The name itself suggests its main feature of being able to hold workpieces at several different angles, like at 45 degrees, 90 degrees, and also 135 degrees. Any kind of rigid metal surface can be attracted by this magnet with its magnetic strength.

3.) Arrow Welding Magnets

The arrow welding magnets are similar to the multi-angle welding magnets when it comes to holding the workpieces at different angles, like 45 degrees, 90 degrees, and 135 degrees.

They are equally strong enough to pull metal surfaces that are rigid. You can use this magnet mainly for welding and assembling in the form of a double-sided holder due to its arrow shape.

4.) Adjustable Welding Magnets

If you need a welding magnet that can hold your metal pieces at any angle then the adjustable welding magnet is the right choice.

It can pivot around to a complete 360 degrees, thus allowing the metal to be held at whichever angle required. For welding and assembling work it is the ideal option as it can bear the weight of materials up to 50 pounds.

When you work on any application that requires a lot of high heat, like brazing, and welding, you can use adjustable link welding clamps along with these magnets, as they will assist you in holding the steel plates in place. If your workspace is small or limited then these are great to use. 

5.) Sheet Metal Magnets

These types of magnets have a much greater gripping power and strength due to being constructed from rare earth metals. It comes with a plastic handle that makes placing, moving, and removing it quicker and easier compared to other magnets.

When working on pieces like metal sheets and automotive metal panels, whether you are cutting, welding, or painting them, you can take the help of these magnets to keep them secured in their place by placing them on top of the pieces.

The magnet comes with rubber pads that are replaceable, which gives friction so you can handle much larger and heavier pieces. Remember to remove these magnets before completing the welding work.

6.) Snake magnets

Snake magnets are also a type of sheet metal magnet that should be removed before finishing the welding work.

This magnet comes in the form of two flat magnetic pads and has a metallic cable that can be bent and twisted in every direction according to your requirement.

The same cable also holds the pieces you are working with, in various angles. There is also a spring clamp included in this set, which can be used in place of one of the magnet heads to hold tools that are relatively smaller.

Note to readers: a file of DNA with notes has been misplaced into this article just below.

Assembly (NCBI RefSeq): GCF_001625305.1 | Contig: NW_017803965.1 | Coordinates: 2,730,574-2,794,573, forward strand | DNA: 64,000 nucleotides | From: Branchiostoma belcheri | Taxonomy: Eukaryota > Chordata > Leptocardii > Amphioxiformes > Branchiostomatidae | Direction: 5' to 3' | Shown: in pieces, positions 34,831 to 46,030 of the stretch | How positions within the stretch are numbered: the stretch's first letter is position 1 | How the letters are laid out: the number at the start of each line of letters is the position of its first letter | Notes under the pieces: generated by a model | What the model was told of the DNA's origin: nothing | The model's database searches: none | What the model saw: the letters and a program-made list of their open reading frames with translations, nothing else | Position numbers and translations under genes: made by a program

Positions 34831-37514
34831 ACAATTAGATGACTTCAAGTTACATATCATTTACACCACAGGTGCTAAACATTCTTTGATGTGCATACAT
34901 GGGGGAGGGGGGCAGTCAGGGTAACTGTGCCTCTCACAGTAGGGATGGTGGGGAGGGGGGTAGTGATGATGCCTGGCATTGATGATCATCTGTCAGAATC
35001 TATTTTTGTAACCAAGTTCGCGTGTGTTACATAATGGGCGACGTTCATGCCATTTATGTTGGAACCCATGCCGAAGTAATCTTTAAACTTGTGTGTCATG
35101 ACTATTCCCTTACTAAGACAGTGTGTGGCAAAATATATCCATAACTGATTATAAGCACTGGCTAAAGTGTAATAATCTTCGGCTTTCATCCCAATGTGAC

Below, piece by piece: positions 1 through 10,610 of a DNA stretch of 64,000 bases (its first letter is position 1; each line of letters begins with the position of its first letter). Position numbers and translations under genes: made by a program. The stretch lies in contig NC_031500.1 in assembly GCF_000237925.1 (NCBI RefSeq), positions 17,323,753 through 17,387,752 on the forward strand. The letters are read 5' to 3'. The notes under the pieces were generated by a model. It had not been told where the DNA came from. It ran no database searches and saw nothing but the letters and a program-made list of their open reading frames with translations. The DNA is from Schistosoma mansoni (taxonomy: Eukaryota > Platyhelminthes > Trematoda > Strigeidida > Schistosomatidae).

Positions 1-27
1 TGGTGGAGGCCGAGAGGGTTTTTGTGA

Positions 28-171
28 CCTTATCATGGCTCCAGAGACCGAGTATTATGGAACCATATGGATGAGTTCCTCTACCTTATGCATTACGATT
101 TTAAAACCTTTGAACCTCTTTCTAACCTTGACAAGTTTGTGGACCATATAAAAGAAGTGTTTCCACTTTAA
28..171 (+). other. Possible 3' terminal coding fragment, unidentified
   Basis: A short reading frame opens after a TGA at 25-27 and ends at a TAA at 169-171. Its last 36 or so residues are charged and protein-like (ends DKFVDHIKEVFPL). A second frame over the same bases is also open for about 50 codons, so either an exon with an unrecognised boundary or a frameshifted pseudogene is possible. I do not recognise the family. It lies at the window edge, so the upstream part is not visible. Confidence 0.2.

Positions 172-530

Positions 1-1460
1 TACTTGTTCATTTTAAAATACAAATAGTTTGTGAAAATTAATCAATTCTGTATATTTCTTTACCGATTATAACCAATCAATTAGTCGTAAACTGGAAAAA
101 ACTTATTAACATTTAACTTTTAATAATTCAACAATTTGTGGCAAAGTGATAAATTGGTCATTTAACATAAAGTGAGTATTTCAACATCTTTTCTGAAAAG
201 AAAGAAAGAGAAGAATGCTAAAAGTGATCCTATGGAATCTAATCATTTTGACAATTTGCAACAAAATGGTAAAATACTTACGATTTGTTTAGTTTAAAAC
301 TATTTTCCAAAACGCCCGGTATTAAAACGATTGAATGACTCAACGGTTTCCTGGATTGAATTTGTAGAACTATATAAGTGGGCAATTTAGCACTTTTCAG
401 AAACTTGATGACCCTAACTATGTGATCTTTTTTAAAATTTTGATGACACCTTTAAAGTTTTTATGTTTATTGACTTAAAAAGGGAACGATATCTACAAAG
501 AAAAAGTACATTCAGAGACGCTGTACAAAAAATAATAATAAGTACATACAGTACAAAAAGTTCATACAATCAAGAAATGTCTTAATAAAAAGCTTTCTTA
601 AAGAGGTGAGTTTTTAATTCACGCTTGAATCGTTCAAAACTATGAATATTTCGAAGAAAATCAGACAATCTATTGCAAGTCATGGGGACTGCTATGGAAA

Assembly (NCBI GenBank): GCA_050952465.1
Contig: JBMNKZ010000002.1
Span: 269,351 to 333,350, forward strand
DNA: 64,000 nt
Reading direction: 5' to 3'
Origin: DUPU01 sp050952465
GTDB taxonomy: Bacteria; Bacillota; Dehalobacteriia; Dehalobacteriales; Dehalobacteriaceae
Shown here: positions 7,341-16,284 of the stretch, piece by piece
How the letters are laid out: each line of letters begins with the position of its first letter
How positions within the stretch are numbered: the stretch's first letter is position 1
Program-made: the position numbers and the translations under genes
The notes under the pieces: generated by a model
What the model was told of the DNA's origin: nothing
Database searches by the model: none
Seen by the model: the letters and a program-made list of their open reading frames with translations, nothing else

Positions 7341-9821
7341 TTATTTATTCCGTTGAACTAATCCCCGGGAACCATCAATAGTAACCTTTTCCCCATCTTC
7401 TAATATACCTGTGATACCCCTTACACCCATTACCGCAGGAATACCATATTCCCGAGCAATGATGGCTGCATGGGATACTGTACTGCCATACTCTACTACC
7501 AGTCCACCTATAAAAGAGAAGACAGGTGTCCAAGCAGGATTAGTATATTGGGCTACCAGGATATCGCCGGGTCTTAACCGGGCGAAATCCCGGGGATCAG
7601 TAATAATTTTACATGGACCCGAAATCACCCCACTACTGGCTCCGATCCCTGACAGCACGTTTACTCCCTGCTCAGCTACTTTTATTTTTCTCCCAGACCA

7.) Magnetic Welding Clamps

Even if the name has the term magnetic in it, these are clamps and not magnets. However, it has heavy-duty magnetic features due to which it serves the purpose of both clamps and magnets.

They are mainly utilized for larger pieces of metal that need to be welded, fabricated, and assembled. It has two magnetic arms attached to a spindle, which allows it to be placed firmly in 45 to 90 degrees angles. It also helps prevent welding spatter to a great extent.

Are welding magnets and welding clamps the same thing?

We have had people asking this question several times because of their similar features. However, welding magnets and welding clamps are not the same things.

The former is simply a magnet that welders use when they need to weld, cut, or paint metal, by holding different parts together with their magnetic strength.

On the contrary, the latter is a device used by welders that presses two or more pieces together from their opposite sides in order to hold them together.

Wrapping up

The next time you decide to weld anything, remember to look for the ideal welding magnet to make your job easier and safer.

All said and done, welding magnets do have the disadvantage of causing arc blow, which is basically an undesired deviation during the welding process.

This can be avoided by keeping the magnets at a good distance because the magnetic strength tends to reduce with distance. Happy welding!

Steve Goodman
Experienced welder with 7+ years of expertise in all the latest welding techniques MIG, flux and stick welding, drill press, crane operation and metal fabrication. Welding certificate course graduate and 2018 Excellence in Welding award winner.